Three rural counties in Georgia are one stop closer to getting free digital Internet access through the creation of a high-tech mobile library supported by a Knight Foundation grant. This morning, the Chattahoochee Valley Libraries (CVL) announced the $258,400 grant and their plan to take broadband technology to people in underserved rural areas near Columbus.
Beverly Blake, Knight's Macon-based program director, was on the road when the news broke in Georgia. She's attending the invitation-only FiberF'te in Lafayette, La., learning about that community's innovative fiber optic infrastructure and municipal broadband network, already in place. Before she left, she commented on the impact the mobile library will have when it takes to the road in 2011. 'Digital access is essential to first-class citizenship in our society. Without digital, you lack full access to information; you are second class economically and even socially. While the mobile library will benefit families and individuals, the staff of CVL will also benefit as they learn more about the people they serve and how CVL can provide those customers access to computers, the Internet and materials that they wouldn't otherwise be able to obtain.'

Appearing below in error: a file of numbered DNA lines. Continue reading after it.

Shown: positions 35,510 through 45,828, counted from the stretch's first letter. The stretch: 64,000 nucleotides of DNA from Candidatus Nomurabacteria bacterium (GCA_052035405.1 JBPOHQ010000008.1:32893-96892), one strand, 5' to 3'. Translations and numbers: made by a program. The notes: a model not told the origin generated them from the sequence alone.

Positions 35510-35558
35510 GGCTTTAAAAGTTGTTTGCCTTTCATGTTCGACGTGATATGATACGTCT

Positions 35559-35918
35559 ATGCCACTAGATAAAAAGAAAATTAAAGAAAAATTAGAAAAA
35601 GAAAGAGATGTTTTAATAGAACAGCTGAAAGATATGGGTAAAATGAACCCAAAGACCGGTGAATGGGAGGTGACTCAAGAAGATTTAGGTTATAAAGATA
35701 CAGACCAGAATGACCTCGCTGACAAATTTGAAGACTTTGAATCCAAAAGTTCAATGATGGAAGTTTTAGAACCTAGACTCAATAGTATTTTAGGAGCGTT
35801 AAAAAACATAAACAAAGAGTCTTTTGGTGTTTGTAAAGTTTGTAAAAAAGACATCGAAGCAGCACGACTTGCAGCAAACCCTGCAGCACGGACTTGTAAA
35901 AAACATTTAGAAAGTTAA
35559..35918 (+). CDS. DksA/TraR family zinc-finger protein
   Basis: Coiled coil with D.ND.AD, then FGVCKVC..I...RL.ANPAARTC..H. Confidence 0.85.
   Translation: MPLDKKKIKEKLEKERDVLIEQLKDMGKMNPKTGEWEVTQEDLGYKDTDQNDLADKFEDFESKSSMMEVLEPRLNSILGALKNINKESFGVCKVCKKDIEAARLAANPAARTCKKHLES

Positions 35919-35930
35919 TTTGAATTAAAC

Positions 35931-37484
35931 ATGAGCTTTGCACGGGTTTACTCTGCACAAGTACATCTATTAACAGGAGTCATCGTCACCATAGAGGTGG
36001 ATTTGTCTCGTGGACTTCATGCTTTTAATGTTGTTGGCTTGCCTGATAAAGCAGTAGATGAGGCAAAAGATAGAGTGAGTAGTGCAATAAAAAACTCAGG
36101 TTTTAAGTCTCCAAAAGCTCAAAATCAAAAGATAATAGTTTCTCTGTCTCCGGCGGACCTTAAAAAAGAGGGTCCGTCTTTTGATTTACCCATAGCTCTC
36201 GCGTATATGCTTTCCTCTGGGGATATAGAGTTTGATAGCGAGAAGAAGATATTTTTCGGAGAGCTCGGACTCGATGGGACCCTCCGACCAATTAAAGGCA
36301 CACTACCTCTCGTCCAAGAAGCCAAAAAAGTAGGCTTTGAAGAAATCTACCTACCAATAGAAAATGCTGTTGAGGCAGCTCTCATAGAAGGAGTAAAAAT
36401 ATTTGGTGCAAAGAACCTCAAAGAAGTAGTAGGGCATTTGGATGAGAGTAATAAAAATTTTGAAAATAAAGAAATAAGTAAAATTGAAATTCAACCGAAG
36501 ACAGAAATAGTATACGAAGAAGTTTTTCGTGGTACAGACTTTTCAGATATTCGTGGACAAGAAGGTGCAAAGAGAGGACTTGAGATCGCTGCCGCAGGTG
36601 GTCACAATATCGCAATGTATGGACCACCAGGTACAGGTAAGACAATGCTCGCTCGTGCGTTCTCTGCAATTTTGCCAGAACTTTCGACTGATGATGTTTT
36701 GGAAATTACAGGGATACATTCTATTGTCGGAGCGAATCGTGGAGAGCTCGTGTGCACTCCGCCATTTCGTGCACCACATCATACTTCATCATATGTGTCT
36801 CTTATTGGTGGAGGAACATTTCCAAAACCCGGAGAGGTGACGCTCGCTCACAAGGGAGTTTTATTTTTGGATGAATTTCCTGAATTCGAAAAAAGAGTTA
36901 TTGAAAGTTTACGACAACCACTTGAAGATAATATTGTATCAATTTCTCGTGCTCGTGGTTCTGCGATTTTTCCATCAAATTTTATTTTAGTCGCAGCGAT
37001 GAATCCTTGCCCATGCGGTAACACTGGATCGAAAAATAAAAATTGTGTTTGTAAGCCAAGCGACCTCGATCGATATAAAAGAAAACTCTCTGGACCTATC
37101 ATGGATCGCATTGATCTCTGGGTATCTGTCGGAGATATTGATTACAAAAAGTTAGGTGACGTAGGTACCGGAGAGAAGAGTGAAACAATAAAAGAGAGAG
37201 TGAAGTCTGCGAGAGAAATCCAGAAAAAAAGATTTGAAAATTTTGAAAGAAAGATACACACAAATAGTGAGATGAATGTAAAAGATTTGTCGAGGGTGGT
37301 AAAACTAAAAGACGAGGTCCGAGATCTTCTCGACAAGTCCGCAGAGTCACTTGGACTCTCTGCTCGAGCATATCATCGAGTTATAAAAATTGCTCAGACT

The grant to CVL is part of a $5.7 million Knight Foundation initiative benefiting library users in 20 communities across the United States. The effort reinforces the recommendations of the Knight Commission on the Information Needs of Communities in a Democracy, a project of the Aspen Institute. In a report issued earlier this year, the Commission concluded that democracy in America is threatened by the lack of equal access to quality information. Funding public libraries as centers of digital and media training is one key to fill the gaps.